Behind The Stories

Cancel Your Brunch: Behind The Scenes Of Breaking Election News

Tonight Vice Presidential-hopeful Paul Ryan will take the stage at the Republican National Convention to give a pretty important speech. But only two and a half weeks ago, Ryan gave another important speech: accepting Mitt Romney's invitation to be Romney's running mate.

Arnie's messages to Emily at 11:58 p.m. on Friday and 12:18 a.m. on Saturday telling us the plans for the VP announcement later Saturday morning. i

Arnie's messages to Emily at 11:58 p.m. on Friday and 12:18 a.m. on Saturday telling us the plans for the VP announcement later Saturday morning. Emily Hellewell/NPR hide caption

itoggle caption Emily Hellewell/NPR
Arnie's messages to Emily at 11:58 p.m. on Friday and 12:18 a.m. on Saturday telling us the plans for the VP announcement later Saturday morning.

Arnie's messages to Emily at 11:58 p.m. on Friday and 12:18 a.m. on Saturday telling us the plans for the VP announcement later Saturday morning.

Emily Hellewell/NPR

Early in August, knowing the VP announcement was expected soon, we made a plan with NPR's election team Assistant Producer Arnie Seipel to embed ourselves in the newsroom when Mitt Romney announces his running mate and observe our journalists as they cover the live announcement.

However, we were surprised when Arnie told us just before midnight on a Friday that the announcement was coming early Saturday morning. Live announcements and breaking news don't care if you've got Saturday brunch plans.

Back to the office it was.

To set the scene a bit, here's a snapshot of what was happening when we arrived at NPR HQ around 8 a.m., which was about two good hours after most of the Weekend Edition Saturday (WESAT) team were at their desks checking sources, booking guests and pulling audio:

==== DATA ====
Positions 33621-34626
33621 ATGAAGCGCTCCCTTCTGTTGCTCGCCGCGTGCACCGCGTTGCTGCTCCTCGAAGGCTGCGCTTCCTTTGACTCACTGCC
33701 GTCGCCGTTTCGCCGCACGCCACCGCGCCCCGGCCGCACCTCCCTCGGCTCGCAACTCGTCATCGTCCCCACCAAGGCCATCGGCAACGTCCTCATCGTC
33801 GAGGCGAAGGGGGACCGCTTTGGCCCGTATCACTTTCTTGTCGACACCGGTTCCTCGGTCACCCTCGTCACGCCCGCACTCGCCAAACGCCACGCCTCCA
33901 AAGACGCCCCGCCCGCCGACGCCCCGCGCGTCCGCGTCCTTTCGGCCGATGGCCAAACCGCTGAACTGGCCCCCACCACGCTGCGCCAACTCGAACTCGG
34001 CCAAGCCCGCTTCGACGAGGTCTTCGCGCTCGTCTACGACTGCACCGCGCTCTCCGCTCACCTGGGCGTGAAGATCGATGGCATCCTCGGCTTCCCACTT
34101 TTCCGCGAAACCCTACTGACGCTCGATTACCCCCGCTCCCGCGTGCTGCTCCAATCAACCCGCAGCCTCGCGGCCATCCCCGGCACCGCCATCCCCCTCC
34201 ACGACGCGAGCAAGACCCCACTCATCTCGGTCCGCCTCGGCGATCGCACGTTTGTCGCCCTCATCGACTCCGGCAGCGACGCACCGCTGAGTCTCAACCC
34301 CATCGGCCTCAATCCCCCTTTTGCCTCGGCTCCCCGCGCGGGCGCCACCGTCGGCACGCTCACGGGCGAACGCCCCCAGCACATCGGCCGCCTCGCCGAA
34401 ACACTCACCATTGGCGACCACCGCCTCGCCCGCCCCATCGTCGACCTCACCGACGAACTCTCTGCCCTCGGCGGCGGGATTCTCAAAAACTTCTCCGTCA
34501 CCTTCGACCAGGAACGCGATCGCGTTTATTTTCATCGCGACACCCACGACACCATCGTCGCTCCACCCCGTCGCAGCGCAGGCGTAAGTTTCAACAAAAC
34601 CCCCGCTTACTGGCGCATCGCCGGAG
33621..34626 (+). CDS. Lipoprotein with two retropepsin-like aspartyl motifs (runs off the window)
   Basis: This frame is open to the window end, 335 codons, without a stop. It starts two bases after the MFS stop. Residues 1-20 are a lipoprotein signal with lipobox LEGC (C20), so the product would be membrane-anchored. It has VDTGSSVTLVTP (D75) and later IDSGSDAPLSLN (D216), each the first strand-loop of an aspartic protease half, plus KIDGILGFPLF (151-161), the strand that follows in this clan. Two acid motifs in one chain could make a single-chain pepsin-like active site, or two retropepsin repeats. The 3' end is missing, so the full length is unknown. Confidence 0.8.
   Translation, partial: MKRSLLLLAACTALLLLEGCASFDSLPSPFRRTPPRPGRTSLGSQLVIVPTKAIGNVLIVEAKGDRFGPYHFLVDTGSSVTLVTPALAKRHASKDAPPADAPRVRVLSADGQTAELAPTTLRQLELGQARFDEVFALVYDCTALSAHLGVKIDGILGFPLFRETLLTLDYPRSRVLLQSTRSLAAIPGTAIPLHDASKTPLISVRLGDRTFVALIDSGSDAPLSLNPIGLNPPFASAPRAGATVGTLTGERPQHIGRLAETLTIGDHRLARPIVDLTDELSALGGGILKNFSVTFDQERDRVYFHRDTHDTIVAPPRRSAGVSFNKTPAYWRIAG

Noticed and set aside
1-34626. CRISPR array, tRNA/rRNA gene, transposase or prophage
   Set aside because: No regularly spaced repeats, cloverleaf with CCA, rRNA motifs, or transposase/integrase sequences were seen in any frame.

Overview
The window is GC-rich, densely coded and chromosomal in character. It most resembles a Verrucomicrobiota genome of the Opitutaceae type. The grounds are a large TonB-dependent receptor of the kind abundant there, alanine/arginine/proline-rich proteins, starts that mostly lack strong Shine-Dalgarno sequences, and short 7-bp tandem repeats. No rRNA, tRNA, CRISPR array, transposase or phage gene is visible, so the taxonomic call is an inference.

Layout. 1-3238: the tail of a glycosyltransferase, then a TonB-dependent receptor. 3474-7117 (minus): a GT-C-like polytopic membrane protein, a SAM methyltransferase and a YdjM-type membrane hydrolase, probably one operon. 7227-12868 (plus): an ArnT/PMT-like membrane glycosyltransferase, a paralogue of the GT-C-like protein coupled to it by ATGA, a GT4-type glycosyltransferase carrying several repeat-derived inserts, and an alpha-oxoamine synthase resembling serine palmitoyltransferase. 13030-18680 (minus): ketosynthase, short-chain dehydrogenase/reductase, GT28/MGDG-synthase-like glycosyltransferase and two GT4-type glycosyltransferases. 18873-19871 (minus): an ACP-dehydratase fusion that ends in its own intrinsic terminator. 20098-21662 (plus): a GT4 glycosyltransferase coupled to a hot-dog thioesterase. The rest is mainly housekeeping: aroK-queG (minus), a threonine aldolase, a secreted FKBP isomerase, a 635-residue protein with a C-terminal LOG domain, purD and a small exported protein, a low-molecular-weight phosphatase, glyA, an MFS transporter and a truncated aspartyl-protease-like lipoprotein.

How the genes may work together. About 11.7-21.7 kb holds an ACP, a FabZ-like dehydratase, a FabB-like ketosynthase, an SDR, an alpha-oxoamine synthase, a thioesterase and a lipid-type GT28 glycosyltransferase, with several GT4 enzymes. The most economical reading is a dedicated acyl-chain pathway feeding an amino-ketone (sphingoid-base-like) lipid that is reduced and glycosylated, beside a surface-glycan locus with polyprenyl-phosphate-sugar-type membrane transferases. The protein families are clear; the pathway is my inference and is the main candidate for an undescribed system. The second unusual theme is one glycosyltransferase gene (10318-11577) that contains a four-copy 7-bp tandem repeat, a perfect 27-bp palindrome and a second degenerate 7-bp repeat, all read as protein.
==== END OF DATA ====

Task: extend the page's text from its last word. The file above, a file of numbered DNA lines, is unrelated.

• Linda Wertheimer is hosting WESAT today. She's in the studio along with Washington Desk Correspondent Don Gonyea and Senior Washington Desk Editor Ron Elving;
  • In the control room, the director, engineer and others are busy focused on the second-by-second development of the show;
  • Elections Editor Neal Carruth, Deputy Washington Editor Beth Donovan and Weekend Edition Senior Producer Bridget Kelley are planning the next thirty minutes or hour of coverage with others outside the studio;
  • The focal point of action in the newsroom is the Rundown Board, displaying the minute-by-minute schedule of the next two hours of coverage (as you can imagine, during live coverage plans change from one minute to the next).

Play the timeline below to see what happened from there (pop it into full screen and use Firefox or Internet Explorer for optimal viewing):

The coverage continues throughout the day. We decide to leave the rest of the reporting to the experts and head out of the studio. As we are walking out we pass by Elections Editor Neal Carruth, NPR News Senior Vice President Margaret Low Smith and NPR News Deputy Managing Editor Stuart Seidel talking about the rest of the day's coverage as the weekend All Things Considered staff are settling in to prepare for the Saturday afternoon program.

Just another Saturday at NPR.

This week and next, NPR journalists and shows are reporting from the Republican and Democratic National Conventions. Find out how you can tune in and participate both on air and online, and check with your local station for broadcast schedules in your area.

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